Pallor can precede cupping and can occur in place and can be in place of cupping in a small disc.
overpass-blood vessel crossing over an area of neuroretinal rim loss prior to sinking in and taking on the bayonet appearance.
laminar dot appearance-exposure of the lamina cribrosa
Optic disc haemorrhage
splinter haemorrhage-can be seen in normals but are associated with progression of disease particularly in NPG.
particular seen in infero-temporal region.
may precede optic disc change and field loss.
Optic cup enlargement can progressive in advance of pallor.
Retinal nerve fibre layer (RNFL)defects
The retinal nerve fibre layer is the innermost layer of the eye and corresponds to the nerve fibres passing from the photoreceptors over the retina as they course towards the optic disc. In the same way the loss of these fibres causes the optic cup to expand, the loss of fibres can be evaluated by looking at the presence or absence of this layer of nerve fibres particularly in young people.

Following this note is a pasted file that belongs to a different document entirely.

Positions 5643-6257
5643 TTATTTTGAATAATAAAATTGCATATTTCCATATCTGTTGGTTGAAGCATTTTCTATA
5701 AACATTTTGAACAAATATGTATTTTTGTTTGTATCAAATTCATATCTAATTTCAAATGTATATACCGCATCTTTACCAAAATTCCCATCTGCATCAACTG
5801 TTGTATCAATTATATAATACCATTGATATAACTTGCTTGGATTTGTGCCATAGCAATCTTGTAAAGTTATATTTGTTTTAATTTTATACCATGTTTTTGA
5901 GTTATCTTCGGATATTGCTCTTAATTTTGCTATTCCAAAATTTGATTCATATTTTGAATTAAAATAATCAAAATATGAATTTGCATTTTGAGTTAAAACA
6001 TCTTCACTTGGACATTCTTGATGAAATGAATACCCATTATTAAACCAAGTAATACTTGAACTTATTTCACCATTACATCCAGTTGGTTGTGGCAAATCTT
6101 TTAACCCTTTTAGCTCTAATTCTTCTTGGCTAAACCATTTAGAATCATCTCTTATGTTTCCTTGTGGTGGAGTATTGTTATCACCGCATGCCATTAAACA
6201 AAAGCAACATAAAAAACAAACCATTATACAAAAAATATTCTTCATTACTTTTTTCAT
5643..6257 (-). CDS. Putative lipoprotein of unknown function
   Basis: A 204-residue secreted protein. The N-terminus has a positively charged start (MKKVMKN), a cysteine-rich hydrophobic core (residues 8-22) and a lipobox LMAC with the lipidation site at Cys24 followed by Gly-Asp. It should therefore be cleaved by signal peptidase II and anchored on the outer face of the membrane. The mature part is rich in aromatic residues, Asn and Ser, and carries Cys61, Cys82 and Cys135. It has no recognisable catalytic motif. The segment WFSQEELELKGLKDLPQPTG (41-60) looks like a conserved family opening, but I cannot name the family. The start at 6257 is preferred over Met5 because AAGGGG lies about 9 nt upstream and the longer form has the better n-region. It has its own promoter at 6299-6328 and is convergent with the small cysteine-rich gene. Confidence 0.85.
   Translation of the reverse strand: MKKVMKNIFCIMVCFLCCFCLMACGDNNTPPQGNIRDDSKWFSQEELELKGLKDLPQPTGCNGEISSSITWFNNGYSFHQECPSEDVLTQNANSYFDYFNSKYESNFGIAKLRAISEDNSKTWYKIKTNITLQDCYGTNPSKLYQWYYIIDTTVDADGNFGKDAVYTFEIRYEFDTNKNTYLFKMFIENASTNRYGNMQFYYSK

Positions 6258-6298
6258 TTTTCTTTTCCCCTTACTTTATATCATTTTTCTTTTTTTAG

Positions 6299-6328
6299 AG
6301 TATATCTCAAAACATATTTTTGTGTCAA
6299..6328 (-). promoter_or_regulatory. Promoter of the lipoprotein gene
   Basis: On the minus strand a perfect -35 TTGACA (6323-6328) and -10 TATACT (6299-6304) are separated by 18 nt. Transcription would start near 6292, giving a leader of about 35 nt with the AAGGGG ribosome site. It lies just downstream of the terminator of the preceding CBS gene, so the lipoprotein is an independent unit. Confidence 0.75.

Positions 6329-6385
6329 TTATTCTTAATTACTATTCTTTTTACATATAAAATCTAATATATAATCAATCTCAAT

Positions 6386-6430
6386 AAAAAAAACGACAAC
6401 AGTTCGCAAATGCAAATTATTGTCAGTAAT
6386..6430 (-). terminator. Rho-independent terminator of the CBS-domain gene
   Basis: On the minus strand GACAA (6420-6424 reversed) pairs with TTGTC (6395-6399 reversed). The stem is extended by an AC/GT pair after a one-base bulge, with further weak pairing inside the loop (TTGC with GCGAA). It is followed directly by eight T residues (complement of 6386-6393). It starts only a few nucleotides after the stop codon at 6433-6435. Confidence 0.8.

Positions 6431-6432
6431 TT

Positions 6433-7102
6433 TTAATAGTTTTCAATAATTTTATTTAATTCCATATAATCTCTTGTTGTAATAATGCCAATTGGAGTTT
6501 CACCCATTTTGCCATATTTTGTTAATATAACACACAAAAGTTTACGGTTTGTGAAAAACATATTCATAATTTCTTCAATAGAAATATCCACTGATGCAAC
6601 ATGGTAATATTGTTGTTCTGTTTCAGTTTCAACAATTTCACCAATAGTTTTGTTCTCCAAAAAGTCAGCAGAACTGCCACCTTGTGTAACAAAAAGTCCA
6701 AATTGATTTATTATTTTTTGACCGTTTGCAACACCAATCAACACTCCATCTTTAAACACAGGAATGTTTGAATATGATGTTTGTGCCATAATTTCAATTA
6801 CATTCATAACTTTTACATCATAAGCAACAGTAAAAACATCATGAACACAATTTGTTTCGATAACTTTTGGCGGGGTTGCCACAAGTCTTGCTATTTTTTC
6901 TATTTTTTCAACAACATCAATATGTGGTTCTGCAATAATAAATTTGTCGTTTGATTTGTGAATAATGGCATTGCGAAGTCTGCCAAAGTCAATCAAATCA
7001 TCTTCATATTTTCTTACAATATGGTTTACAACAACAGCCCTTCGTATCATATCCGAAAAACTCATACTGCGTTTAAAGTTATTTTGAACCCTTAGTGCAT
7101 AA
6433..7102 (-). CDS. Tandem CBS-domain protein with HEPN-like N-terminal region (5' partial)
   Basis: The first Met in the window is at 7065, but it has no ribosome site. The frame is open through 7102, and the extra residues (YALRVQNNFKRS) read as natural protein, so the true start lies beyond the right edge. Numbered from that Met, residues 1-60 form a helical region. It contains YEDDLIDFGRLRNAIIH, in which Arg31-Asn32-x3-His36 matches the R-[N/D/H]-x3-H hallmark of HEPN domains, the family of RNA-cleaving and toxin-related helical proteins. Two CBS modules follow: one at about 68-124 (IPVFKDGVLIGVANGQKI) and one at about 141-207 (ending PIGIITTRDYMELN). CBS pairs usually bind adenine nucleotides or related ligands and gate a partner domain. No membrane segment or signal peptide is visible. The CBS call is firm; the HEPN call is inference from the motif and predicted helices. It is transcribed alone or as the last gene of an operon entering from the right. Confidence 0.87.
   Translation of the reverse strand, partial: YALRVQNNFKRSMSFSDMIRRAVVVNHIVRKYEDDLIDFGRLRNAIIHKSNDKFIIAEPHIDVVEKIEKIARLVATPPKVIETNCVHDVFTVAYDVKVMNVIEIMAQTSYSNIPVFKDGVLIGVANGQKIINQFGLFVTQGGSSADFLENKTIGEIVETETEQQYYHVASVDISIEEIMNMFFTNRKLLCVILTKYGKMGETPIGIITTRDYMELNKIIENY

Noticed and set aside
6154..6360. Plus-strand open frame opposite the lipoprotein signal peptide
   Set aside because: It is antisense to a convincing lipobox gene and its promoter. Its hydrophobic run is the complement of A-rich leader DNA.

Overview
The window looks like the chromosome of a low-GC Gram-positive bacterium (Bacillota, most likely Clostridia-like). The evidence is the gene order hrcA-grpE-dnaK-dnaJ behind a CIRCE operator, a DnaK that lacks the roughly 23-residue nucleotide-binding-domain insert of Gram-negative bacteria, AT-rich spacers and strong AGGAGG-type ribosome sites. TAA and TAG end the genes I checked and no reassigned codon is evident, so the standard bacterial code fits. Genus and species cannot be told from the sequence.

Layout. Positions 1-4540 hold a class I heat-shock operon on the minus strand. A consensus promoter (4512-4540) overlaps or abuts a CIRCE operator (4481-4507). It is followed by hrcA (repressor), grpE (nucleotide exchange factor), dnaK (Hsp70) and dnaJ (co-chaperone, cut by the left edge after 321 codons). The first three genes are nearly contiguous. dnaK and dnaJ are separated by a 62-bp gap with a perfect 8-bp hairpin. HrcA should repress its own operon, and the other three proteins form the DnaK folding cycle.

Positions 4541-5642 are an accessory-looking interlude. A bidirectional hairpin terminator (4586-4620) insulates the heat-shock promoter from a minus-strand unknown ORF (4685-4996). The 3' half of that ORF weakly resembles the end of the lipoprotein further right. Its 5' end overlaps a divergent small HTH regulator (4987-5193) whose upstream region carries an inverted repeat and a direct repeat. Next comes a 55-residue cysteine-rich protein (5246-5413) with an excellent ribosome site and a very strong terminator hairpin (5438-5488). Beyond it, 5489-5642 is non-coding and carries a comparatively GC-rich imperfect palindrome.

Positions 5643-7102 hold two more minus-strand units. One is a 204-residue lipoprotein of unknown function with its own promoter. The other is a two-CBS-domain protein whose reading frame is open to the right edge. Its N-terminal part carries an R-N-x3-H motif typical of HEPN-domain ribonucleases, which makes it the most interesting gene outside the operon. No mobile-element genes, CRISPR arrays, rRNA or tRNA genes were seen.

wedge defects-their presence is significant, their absence is of no significance.
RNFL is seen with the green light on the slit lamp.
RNFL can be photographed.
RNFL analysers looking for loss of the retinal nerve fibre layer are available but are of limited use at present. They are very poor at screening for glaucoma but may be useful in monitoring ocular hypertension/early glaucoma for progression. Once there is moderate disease they are very poor at demonstrating subtle changes.
this is a feature of the normal ageing process and of high myopia. It may however also be a feature of glaucoma.
In glaucoma patients the extent of the atrophy has been shown to correlate with the severity of the disease and progression of disease particularly in NTG.
In non-glaucoma PPA is most common temporally. In glaucoma the area of PPA is usually in the sector with the rim loss.
In a senile sclerotic disc it has been reported to be present for the full 360dgrees.